Verifying the integrity of a voting machine after an election includes making sure that the software currently on the machine is the software that actually counted the votes. Wisconsin Statue 5.905(3) states that "the verification procedure shall include a determination that the software components correspond to the instructions actually used by the system to count votes." However, the GAB may not have enough information or there just may not be any possible way to determine if the software instructions in a particular machine were the actual instructions used to count the votes in an election. I can't find any details as to how the GAB would make such a determination. If we solve (4) this issue becomes much easier to solve.

    There are several ways to determine the accuracy of a voting machine without verifying its integrity, although the integrity is the ultimate test. Municipalities employ a simple pre-election test of running a predetermined set of votes through a machine and verifying that the counts match. It wouldn't be difficult to write software to pass the pre-election test but still manipulate the vote counts later. At the very least, this same test must be run on every machine after an election as well as before. However, without verifying the integrity of a machine or running a hand recount, there's no way to guarantee that the results from a machine match the actual votes.

    As for recounts, there's really no point to a recount if each machine isn't inspected for its integrity, because the device should give back very near the same results a second time whether the device was manipulated or not. Fortunately, there are some hand recounts occurring throughout the state, but not nearly enough to provide information beyond most glaring types of discrepancies. Since recounts are meant to try to determine the actual vote count, why don't we at least inspect every machine automatically before proceeding with a recount? Otherwise, we're just another example of the classic definition of insanity, continuing to do the same thing but expecting different results.

    (6) Various vote-tallying processes are not open. I already mentioned the issues with the closed vote-tallying processes within our voting equipment in (4). Here, I'm referring to vote-tallying process outside of our voting equipment. This GAB manual for county clerks says, "The counting of votes is always done publicly after the polls close at 8:00 p.m." (their emphasis) If the counting of votes is always done publicly, we would have found out about the Waukesha County error much sooner. So, this law is clearly not being enforced properly, and the GAB felt it necessary to emphasize publicly to officials who presumably should know that very well.

    As evidenced by my reporting on the ballot bag issues, the availability of information during this recount is scarce. Yes, there is a live stream of the Waukesha County recount, but they're not the only county in Wisconsin. And even with the live stream we can't figure out exactly how many ballot bags have discrepancies and where they're from. There's no mention of the issues with the ballot bags on the GAB website, even though at the very least the Journal Sentinel, The CapTimes and WisPolitics have reported the issues.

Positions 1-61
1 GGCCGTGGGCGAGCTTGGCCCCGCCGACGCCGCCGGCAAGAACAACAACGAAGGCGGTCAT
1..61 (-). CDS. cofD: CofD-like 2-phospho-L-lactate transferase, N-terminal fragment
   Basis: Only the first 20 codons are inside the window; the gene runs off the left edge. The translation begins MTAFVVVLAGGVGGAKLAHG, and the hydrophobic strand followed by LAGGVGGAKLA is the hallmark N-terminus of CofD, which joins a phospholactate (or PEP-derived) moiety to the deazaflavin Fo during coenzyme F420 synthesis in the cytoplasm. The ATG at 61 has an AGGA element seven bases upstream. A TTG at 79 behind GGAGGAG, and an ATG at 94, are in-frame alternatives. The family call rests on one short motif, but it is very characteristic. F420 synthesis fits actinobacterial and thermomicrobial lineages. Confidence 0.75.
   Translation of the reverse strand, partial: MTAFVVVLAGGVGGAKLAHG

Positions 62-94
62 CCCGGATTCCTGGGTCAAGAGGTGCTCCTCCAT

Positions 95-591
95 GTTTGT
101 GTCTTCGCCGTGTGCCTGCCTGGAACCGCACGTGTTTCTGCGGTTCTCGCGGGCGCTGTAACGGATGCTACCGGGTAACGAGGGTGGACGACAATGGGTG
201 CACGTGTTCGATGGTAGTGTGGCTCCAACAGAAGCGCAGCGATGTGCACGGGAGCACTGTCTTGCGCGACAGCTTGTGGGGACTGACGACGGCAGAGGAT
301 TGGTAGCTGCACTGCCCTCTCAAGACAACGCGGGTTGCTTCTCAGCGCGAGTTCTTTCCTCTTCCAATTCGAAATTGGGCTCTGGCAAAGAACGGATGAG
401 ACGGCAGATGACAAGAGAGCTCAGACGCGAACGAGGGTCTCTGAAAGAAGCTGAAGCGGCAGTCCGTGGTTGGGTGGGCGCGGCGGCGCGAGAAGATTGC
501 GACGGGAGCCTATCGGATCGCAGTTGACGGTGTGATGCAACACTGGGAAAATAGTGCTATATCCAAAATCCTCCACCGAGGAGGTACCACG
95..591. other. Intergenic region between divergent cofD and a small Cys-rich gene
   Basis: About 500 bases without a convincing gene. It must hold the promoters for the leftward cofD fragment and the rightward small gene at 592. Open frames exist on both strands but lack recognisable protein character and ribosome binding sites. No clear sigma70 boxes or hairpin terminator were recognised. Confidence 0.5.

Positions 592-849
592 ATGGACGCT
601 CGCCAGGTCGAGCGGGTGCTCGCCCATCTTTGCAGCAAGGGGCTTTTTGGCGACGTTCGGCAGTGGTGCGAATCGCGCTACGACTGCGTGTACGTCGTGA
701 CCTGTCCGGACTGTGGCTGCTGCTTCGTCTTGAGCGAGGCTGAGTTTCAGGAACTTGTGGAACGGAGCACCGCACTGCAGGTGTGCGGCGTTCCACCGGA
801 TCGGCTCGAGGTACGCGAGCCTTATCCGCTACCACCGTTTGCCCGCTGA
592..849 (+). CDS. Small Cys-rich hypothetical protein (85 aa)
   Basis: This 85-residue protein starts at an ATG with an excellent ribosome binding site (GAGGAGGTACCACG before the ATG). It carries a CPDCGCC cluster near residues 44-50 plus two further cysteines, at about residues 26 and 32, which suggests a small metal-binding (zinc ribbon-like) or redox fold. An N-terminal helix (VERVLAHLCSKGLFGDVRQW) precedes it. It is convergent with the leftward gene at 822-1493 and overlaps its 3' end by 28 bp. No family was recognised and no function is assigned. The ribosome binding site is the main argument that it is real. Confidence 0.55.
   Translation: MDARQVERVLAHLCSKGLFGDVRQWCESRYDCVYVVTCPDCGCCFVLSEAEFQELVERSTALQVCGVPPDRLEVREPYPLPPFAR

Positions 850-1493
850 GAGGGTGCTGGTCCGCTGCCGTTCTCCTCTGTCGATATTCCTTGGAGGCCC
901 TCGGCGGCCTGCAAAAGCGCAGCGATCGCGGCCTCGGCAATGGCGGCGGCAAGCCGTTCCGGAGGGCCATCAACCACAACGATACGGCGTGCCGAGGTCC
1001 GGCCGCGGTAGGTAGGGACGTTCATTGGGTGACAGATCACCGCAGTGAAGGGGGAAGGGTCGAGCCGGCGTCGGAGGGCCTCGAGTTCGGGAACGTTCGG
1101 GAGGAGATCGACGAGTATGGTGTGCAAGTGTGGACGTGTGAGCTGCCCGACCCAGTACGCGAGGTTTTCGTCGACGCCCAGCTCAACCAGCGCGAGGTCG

Every county in Wisconsin should have a live stream, at least the counties doing hand recounts. Though, even then, few of us have time to intently watch the Waukesha County recount. So, there should be a live stream of each county with the ability to look back at previously streamed events. There would be very little cost but a huge increase in election transparency. The cost could be further reduced by using third-party sites such as YouTube.

    Any disputed ballots should be scanned and posted online for everyone in Wisconsin to see as they were in 2008 during the Minnesota recount for the U.S. Senate election between Al Franken and Norm Coleman. We should see what causes errors, so that we can learn from those ballots. Also, it makes the process much more transparent with very little extra effort. In fact, some voting machines take "photos" of ballots, and those photos could be quickly cropped appropriately and posted for all to see. We have online banking, why not an "online" recount?

    (7) Ease and likelihood of errors in reporting. This was thought to only pertain to Waukesha County, but it also happened (on a slightly smaller scale) in Winnebago County. Therefore, it's probably just as likely in the rest of Wisconsin. This issue is not as serious if the previous six issues are resolved. However, until then, errors in reporting will continue to exacerbate the concerns we have.

    (8) Voting equipment and software is not uniform across Wisconsin. We should have a standard set of strict vote-tallying processes and one standard set of voting machines, i.e., at most a few touch-screen machines and one paper ballot-tallying machine. Variation creates unnecessary complexity and cost, and complexity increases the chances of an error. We could reduce a lot of the learning curve involved in voting as well as the cost to train staff, volunteers and maintain the equipment. Obviously, I believe that we should standardize around a set of open voting machines.